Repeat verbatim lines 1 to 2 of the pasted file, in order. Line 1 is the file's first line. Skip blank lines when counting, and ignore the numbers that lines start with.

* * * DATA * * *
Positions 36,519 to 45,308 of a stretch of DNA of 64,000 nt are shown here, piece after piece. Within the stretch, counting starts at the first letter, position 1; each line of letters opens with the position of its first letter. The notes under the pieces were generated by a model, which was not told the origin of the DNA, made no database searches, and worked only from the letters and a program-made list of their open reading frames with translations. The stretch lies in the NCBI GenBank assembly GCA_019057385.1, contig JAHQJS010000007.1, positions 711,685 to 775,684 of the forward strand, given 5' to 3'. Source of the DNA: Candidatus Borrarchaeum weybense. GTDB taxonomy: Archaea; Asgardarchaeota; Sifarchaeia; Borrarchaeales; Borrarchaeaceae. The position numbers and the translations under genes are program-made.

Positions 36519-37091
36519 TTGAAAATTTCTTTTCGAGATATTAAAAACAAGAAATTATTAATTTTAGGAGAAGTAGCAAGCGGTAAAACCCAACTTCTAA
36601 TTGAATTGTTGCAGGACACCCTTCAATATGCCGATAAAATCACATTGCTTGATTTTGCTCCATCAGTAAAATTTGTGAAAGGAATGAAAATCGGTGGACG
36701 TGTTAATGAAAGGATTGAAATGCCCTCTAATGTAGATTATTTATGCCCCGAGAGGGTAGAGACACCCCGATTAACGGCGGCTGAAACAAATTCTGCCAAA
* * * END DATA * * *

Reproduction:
Positions 36,519 to 45,308 of a stretch of DNA of 64,000 nt are shown here, piece after piece. Within the stretch, counting starts at the first letter, position 1; each line of letters opens with the position of its first letter. The notes under the pieces were generated by a model, which was not told the origin of the DNA, made no database searches, and worked only from the letters and a program-made list of their open reading frames with translations. The stretch lies in the NCBI GenBank assembly GCA_019057385.1, contig JAHQJS010000007.1, positions 711,685 to 775,684 of the forward strand, given 5' to 3'. Source of the DNA: Candidatus Borrarchaeum weybense. GTDB taxonomy: Archaea; Asgardarchaeota; Sifarchaeia; Borrarchaeales; Borrarchaeaceae. The position numbers and the translations under genes are program-made.

Positions 36519-37091